Iconic, idolised and imitated of almost every scene it features, Kubrick’s horror classic featuring Jack Nicholson in one of his most memorable roles, The Shining is a piece of thriller and horror art and leaves very little or nothing to be improved.
Pet Sematary is the first of the Stephen King’s novels I’ve read at the tender age of 14 and after that I was totally addicted to King’s scary stories for afterwards. Granted, nothing ever came close to the chills I got out of this particular novel – King himself has said that this is the only one of his writings that genuinely scares him.
After The Shining, Pet Sematary is the second best filmatisation of King’s works and Mary Lambert does her very best to cram the whole book under two hours. The story is well told, but due to time limit feels rushed and no real relationship with the characters is established.
Similarly to The Shining, Pet Sematary is thematically so heavy that it makes for a distressing movie experience at times (although it gets a little lighter towards the end as it turns from devastating tragedy into ’just’ a scary movie), but if a movie is able to provide such a thrill, it really can’t be dubbed nothing short of a triumph.
While the third and the last part is patchy and uneven, Poltergeist III does make up for its heavily cut budget with an very imaginative use of camera and smoke & mirror tricks, but only partly so.
The inevitable sequel doesn’t bring much new to the table and its strengths are in the professional production quality and special effects rather than the story.
Spielberg’s vision of a scary movie, Poltergeist is a full of adventure-like magic and responsible in making an entire generation of kids terrified of their TV sets.
A centerfold right out of Fangoria magazine, Night of the Demons is gory, ruthless, sexist and utter nonsense. In other words: Heaps of fun, and 100% eighties!
Bride of Re-Animator misses its chance of amp up the humour and the uncanny twisted atmosphere that made the first part great, and ends up a mediocre zombie movie.
A modern day Frankenstein story, Re-Animator is a hilariously awful horror comedy package oozing black comedy and wrapped around in amazing tension and atmosphere.
Don’t mind the concept which at first seems to be a blatant Nightmare on the Elm Street rip-off, as Bad Dreams has a few nice game changing jacks up its sleeve.
A solid classic thriller in the vein of Hitchcock, Dead of Winter regrettably doesn’t rely on the working setup it has established, but a bit needlessly overcomplicates the plot as the movie progresses.
The Fly II replaces the whole team from the first movie, and succeeds to stand on its own for awhile – but ultimately takes too many wrong turns to be rememberable.
David Cronenberg’s great interpretation of the 1958 movie easily outshines the original and the eccentric scientist is role Jeff Goldblum was born to play.
Dead Men Don’t Wear Plaid is built on the premise of mixing clips from classic film noir movies together with new footage shot in black and white to match the scenes and lighting of the old movies.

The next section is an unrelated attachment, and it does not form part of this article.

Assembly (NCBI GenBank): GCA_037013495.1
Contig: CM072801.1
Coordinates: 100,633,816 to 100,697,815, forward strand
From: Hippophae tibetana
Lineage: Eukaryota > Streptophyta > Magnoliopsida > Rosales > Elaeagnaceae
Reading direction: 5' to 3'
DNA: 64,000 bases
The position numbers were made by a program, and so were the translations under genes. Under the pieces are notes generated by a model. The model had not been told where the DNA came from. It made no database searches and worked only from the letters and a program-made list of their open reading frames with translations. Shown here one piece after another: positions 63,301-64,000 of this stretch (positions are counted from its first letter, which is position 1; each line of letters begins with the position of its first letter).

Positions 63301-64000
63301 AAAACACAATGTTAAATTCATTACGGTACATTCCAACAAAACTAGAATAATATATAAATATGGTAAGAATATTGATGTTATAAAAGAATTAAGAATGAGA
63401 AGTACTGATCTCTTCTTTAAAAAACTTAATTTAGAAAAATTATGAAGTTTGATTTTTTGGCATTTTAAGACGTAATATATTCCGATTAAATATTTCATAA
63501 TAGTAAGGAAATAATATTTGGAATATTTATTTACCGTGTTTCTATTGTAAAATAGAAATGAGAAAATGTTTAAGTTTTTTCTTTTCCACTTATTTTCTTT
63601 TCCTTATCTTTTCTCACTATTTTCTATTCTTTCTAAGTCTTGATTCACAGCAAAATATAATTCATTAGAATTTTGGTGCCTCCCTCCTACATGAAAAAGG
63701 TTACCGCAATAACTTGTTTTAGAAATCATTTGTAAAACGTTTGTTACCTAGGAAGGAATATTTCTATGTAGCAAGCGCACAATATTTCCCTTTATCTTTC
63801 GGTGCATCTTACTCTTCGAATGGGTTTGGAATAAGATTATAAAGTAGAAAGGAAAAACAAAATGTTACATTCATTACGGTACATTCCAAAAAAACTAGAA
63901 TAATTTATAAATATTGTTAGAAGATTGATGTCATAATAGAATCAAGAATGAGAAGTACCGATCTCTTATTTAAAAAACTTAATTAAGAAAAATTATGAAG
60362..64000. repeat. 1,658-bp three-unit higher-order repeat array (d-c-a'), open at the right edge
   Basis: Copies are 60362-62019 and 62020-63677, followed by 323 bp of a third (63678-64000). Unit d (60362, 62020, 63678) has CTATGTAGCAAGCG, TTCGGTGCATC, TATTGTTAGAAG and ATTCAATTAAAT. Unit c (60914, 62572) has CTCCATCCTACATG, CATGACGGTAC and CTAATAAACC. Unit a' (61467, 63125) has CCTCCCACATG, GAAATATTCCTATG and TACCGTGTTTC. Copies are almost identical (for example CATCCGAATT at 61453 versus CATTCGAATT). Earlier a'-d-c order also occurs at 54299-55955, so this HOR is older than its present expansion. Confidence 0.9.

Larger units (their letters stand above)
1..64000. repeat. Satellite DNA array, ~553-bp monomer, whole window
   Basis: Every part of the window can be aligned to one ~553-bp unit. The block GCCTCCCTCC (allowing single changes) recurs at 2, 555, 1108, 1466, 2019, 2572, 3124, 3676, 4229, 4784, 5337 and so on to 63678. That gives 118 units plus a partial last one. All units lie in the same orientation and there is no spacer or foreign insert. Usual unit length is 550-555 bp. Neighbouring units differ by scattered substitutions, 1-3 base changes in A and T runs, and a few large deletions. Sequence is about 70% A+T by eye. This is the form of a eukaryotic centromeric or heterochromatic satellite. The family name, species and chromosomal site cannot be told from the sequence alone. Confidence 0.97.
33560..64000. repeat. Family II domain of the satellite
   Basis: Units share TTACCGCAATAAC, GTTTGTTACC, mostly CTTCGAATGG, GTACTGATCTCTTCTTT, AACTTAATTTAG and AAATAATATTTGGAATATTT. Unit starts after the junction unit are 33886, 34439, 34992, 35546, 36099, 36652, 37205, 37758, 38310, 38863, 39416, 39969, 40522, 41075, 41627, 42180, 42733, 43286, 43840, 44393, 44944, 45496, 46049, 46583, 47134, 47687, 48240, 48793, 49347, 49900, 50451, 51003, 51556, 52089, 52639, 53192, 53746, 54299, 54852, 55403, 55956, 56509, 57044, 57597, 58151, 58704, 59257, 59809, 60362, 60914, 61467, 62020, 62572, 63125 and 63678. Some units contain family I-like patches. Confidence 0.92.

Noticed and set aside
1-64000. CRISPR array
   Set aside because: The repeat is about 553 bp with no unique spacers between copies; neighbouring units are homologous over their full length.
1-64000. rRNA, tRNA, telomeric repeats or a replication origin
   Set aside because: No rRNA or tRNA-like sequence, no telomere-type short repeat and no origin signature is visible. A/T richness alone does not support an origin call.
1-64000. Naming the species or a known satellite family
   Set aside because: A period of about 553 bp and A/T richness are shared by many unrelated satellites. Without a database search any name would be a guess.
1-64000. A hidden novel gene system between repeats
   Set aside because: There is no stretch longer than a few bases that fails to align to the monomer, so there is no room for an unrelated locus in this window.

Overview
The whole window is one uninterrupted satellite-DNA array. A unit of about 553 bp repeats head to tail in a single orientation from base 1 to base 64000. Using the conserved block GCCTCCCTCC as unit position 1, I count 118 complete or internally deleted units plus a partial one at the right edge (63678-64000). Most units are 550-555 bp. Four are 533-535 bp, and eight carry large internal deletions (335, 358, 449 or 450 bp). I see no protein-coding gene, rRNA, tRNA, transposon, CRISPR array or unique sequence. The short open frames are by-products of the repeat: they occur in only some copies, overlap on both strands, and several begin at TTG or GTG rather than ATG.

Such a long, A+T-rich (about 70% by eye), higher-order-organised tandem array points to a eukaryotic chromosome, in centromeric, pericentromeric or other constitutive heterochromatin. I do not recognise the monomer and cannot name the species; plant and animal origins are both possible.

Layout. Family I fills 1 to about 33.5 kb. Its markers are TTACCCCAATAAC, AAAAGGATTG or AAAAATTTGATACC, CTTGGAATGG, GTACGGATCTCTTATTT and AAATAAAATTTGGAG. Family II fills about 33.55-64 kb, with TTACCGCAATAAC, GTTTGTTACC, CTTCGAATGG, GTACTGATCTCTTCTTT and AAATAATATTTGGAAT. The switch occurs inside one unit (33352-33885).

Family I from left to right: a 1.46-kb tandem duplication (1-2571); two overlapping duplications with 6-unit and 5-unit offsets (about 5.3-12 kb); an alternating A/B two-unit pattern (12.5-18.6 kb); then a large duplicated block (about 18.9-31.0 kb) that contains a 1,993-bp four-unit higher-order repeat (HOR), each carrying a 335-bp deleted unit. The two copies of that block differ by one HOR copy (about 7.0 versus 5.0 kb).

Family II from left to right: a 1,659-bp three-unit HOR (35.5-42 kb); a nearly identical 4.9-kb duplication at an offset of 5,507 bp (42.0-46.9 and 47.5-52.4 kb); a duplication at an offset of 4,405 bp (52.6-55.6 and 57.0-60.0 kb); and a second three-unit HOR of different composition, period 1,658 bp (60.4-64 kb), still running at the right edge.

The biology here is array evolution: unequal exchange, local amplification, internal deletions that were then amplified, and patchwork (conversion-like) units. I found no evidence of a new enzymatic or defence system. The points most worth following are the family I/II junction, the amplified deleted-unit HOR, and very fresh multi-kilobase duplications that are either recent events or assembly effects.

Here Steve Martin plays a hard boiled, but goofy detective and Rachel Ward the mysterious femme fatale giving him an assignment leading him up against hard boiled gangsters. The play with the clichés of the lowest common denominator is apparent here.
Unlike today, back in 1982 film editing, and all the source movie material wasn’t available for everyone and it took much more planning and manual work to pull this kind of work through. In that context Dead Men Don’t Wear Plaid is a fairly smooth experience. But, in the context of this day and age – when video editing is available for even the preschoolers – Dead Men Don’t Wear Plaid’s pasting together old movie clips with new ones doesn’t feel that impressive at all.
The Blu-Ray also reveals that the flawed end result with old movie clips looking distinctly more blurry between cuts compared to the newer footage, and audible hiss appearing and disappearing whenever old sound vs a new one is being used.
With the story tied to the old clips, the overall plot also feels very patchy and self-indulgent, and doesn’t make an interesting watch excluding the end which relies less on the old material. The few jokes scattered around are mostly ok, but never side-splittingly funny.
In the end, it’s a shame. Martin (with his hair dyed black here) actually makes a pretty good film noir star and based on what’s seen here he could’ve easily supported a full length movie by himself, instead making of a 90-minute prolonged joke, a cheap mock of the classic film noir movies.
Sure, Action Jackson might have some sort of (formulaic) plot, but don’t let it distract you from watching this awesome eighties action hodgepodge led by Carl Weathers.
While an ok time killer, Short Circuit’s sequel loses Steve Guttenberg and lacks a radiant lead to give the movie that little extra spark it’d need to be excellent.
An adventure film with (an electric) heart and soul, Short Circuit succeeds in conveying the ambitious idea of a man-made robot turning alive.
Ok ok, so Weird Science’s reputation outshadows the movie itself and it isn’t as epic as we all wanted it to be – but it’s still a very solid John Hughes movie packed with tons of fun and should be on your list of 80s films to watch.
While the plot isn’t anything special, Cujo pulls off the almost impossible task of turning a lean shot-in-the-daytime saint bernhard into a vicious killer in a scaringly convincing way.
The too-unbelievable story of Innerspace requires you to throw out your sense of realism, but in exchange it offers you a very decent rollercoaster ride of a scifi adventure.
With no actual plot to speak of, Fast Times At Ridgemont High is amazingly entertaining and well constructed movie – and completely honest in everything it does.